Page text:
There’s plenty of furor over Bill 94 in Quebec. This bill will regulate the way in which Quebec institutions and officials respond to minority groups’ religious and cultural traditions and preferences, and it has been suggested to me by Quebecois friends that Quebec is the national leader on this issue; other provinces will soon follow suit.
With this bill following on the heels of the expulsions of two Muslim students from Quebec colleges for wearing niqabs – full-face covering veils – to class, it would be difficult to deny that one of the main issues Bill 94 is intended to address is the question of Muslim women’s clothing.
Quebec Premier Jean Charest says, “the bill is a solution to the need to balance individual freedoms with the values of Quebec society, including the equality between men and women and secular public institutions.” It appears that, beneath the racist rhetoric, this is a bill that is intended to protect women. Certainly, the Taliban forces women to wear the burqa, and we don’t want to support the Taliban in its oppression of women.
But do the burqa and the niqab oppress women, or do the people who would decide how women should dress oppress women? And by forcing niqab-wearing Muslim women to reveal their faces, is the Quebec government protecting them from oppression, or is it putting them in a position in which they are vulnerable to further victimization by male members of their communities, who come from countries in which it is acceptable to treat women in ways that would never be tolerated here? Muslim feminists point out that Islam is not inherently oppressive to women, and that many of the oppressions faced by women in Muslim countries result from too much emphasis being placed on certain passages in the Qu’ran while others are ignored. They oppose the burqa and the niqab as part of a broader system of oppression that limits women’s bodily integrity, their access to education and their right to participate in public life.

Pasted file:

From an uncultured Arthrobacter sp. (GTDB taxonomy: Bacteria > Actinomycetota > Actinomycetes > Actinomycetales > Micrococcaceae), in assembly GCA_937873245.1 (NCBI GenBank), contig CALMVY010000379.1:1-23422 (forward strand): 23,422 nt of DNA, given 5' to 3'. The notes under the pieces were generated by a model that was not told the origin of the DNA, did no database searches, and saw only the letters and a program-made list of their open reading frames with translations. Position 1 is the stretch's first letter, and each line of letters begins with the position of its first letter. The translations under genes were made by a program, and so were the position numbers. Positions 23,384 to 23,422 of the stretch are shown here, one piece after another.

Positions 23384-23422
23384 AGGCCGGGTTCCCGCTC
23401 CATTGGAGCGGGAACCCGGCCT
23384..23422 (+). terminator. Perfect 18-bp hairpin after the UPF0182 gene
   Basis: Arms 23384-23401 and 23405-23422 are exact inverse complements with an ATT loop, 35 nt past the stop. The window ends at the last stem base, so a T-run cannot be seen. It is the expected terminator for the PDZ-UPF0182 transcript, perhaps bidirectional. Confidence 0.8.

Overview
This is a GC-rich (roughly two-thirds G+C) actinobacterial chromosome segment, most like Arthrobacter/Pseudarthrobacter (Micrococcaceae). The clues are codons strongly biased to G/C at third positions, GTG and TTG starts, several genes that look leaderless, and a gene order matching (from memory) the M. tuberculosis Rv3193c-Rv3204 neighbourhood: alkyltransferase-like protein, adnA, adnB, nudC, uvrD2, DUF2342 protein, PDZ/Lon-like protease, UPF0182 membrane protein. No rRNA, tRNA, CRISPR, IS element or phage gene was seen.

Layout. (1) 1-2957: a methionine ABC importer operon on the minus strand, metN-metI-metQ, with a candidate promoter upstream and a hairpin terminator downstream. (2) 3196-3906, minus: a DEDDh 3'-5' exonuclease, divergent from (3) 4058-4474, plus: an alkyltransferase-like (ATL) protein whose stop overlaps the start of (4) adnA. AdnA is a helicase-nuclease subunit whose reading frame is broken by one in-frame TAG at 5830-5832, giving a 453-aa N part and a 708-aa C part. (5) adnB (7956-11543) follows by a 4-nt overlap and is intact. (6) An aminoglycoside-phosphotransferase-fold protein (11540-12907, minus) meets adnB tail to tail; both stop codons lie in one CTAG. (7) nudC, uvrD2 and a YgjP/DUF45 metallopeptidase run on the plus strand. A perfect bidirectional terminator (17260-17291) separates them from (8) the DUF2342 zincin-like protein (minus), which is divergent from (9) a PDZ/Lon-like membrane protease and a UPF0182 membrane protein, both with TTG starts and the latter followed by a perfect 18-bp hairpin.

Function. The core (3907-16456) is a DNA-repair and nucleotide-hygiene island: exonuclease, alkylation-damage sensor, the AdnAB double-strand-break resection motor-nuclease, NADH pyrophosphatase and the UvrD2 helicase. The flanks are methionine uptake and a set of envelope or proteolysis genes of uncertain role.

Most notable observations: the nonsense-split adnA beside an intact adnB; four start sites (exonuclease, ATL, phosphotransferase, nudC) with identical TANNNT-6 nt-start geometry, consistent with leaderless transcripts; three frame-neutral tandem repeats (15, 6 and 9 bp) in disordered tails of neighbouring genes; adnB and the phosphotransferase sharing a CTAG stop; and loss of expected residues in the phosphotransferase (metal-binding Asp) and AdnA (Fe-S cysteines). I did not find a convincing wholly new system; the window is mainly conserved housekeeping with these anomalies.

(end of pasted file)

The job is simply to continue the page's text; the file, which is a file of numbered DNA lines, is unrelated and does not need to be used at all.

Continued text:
By expelling students from government-sponsored language classes for wearing the niqab, is the Quebec government not putting much the same limits on Muslim women? Assuming a cultural vacuum, in which everyone a Muslim woman encounters treats her exactly as they would a white woman, it is easy to say, “If you want access to these services, you can’t wear that outfit.” But no one lives in a cultural vacuum, and chances are good that the decision to remove the niqab will not be an easy one for many women. Especially if she has worn it for much of her life and feels unsafe without it. Especially if – and this is not a generalization, but an if, an in-the-rare-case-when – she is unsafe without it. In that case, the Quebec government has forced her to forfeit her bodily integrity. If she’s afraid to, or not permitted to take off the niqab to attend language classes, there goes her education. And if she doesn’t learn the language that would allow her to integrate into the society she now lives in because she cannot attend language classes, there’s goes her involvement in public life. Someone who does not speak the local language is always extremely vulnerable, and the Quebec government is making it very difficult for immigrant women to overcome this vulnerability.
Canadian society is on its way to becoming one in which men and women are treated as equals. We’re not there yet, but most Canadian women experience a high quality of life with protection from domestic violence, and organizations to help them in times of trouble. It is conceivable that in time, in this environment, an immigrant or refugee woman from a conservative Muslim culture might choose to give up her veil. If she doesn’t, perhaps her daughter will (who doesn’t love Layla in Little Mosque on the Prairie?). But it is not our place as western feminists to force her to do so against her will, denying her a voice. She may have a reason for choosing to wear the niqab. Why don’t we ask her what it is? And listen really carefully?
It seems to me that the Quebec government is hiding racist backlash under the rhetoric of feminism, and making victims of some of our society’s most vulnerable members.
Sultana’s Dream by Rokheya Shekhawat Hossein, a Muslim author from Bangladesh, is a wonderful feminist utopia that imagines a world in which men and women’s societal roles are reversed. This reversal results in many of the same effects as in the societies without men in stories such as James Tiptree Jr.’s “Houston, Houston, Do You Read?” and other classics of the genre.
“Sultana’s Dream” was published in The Indian Ladies’ Magazine, Madras, in 1905. Muslim women have been imagining freedom from masculine oppression since long before Quebec could even begin to claim they were liberated themselves. And whether or not to wear a veil is only the smallest part of it.